This post was last updated on April 19th, 2017 at 01:54 pm
“It’s all Greek to me”! This is what most people say when they try to read the Greek alphabet for the first time. However, many letters are similar to the Latin letters. Moreover, if you remember your Maths classes, you may be familiar with some of the Greek letters, like pi (π) or tau (τ). Read on to find out more about the Greek alphabet and the way words are pronounced!
The Greek alphabet
The Greek alphabet has 24 letters, of which 17 are consonants and 7 are vowels (marked in red below).
Apart from the 24 letters, we also have a few letter combinations.
The vowel combinations above are marked in red, and the consonant combinations are marked in black. As the Greek alphabet doesn’t have letters for the sounds “b”, “d”, “g”, “j” and “ch”, we use the combinations above.
Once you’ve learnt how to read and pronounce each individual letter in the Greek alphabet, you can read and pronounce ANY Greek word! In terms of pronunciation, Greek is very straightfoward. In English, the same letter can be pronounced in many different ways. Think of the letter “a” in “apple”, “ball” and “flakes” – it sounds very different! On the contrary, all Greek letters sound the same every time we read them, with the exceptions of letters Γ and Χ.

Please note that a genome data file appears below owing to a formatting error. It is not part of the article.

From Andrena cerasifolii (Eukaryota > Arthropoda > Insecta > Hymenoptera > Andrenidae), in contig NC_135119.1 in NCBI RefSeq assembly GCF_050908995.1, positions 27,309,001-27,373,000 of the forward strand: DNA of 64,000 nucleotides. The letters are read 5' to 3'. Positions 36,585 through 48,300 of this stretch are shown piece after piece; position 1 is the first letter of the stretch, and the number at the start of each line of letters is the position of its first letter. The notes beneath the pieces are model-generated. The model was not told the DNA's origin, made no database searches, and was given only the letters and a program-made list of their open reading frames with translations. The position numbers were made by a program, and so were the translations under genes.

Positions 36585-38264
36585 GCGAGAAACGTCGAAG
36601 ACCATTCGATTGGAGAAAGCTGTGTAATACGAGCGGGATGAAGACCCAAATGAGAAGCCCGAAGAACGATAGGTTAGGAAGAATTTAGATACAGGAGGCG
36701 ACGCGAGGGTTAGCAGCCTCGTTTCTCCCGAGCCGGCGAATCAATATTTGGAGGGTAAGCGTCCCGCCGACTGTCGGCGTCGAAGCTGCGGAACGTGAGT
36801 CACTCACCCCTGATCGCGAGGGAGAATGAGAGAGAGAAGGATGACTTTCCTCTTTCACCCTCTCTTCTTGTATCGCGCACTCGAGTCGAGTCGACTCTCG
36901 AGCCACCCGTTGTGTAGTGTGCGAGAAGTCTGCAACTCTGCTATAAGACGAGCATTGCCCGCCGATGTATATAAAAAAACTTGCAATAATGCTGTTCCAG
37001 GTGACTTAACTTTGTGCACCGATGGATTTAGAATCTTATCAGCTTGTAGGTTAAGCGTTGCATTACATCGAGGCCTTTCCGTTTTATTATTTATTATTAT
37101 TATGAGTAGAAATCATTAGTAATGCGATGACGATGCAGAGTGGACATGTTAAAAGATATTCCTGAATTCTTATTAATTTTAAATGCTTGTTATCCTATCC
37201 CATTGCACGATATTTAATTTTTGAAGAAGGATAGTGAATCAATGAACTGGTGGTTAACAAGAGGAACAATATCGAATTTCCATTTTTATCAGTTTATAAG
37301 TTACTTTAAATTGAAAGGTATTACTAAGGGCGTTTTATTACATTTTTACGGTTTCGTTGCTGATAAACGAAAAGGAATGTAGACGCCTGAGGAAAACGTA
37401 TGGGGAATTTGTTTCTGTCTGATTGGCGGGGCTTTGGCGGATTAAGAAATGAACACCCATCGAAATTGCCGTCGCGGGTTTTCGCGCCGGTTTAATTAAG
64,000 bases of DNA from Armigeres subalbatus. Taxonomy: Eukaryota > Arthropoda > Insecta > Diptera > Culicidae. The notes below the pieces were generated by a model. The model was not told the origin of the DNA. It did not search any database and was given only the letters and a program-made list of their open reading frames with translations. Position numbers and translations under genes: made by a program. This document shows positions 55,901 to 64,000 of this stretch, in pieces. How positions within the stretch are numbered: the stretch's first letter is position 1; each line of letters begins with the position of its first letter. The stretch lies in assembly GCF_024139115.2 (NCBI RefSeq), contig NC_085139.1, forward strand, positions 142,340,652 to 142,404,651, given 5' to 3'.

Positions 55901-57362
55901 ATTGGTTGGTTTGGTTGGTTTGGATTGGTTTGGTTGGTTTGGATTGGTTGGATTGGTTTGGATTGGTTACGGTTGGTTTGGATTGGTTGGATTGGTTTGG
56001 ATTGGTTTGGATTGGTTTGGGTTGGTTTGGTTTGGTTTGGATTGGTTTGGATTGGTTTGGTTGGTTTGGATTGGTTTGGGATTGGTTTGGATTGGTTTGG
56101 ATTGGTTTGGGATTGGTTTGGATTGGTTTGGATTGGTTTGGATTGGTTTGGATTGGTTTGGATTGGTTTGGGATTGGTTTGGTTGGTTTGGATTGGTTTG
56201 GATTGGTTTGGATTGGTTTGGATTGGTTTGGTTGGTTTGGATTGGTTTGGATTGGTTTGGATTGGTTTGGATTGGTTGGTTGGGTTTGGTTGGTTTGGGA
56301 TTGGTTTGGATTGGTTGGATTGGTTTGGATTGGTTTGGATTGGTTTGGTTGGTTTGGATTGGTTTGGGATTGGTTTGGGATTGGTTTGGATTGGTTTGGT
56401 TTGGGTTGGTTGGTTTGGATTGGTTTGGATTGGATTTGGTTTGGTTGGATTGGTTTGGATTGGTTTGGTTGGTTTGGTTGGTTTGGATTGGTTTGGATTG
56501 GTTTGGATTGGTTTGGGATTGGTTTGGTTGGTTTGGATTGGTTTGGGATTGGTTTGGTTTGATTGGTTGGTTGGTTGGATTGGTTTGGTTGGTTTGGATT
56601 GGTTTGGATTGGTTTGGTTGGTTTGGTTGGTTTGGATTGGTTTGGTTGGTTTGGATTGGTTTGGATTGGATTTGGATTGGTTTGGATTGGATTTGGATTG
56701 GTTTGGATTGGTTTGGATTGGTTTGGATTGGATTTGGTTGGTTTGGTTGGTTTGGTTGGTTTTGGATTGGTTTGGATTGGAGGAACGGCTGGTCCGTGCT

If you have read this far, you may have noticed that a few letters are pronounced in exactly the same way. This will make your life easier when speaking, but it might confuse you at first if you decide to study Greek.
- There are three letters and two letter combinations (Η, Ι, Υ, ΕΙ, ΟΙ) that sound like “e” in “me“
- There is one letter and one letter combination (E and AI) that sound like “e” in “pen”
- There are two letters (Ω and Ο) that sound like “o” in “orange”.
The above is pretty much all you need to know if you want to read Greek. On the other hand, speaking our language properly isn’t that straightforward. However, if you are here for a visit, you are unlikely to need more than a few words.
20 useful Greek words
If you are planning a trip to Greece, you may want to learn a few Greek words before you travel. Although English is widely spoken, an effort to speak Greek will attract some smiles, and possibly some treats! Here are 20 words that you are likely to find useful during your holiday in Greece.
If you were disappointed not to find the word “malakas” in this table, we are sorry. You can use Google though!
Did you find this introduction to Greek useful? Are there any other Greek words you’d like to know? Please leave a question or a comment below!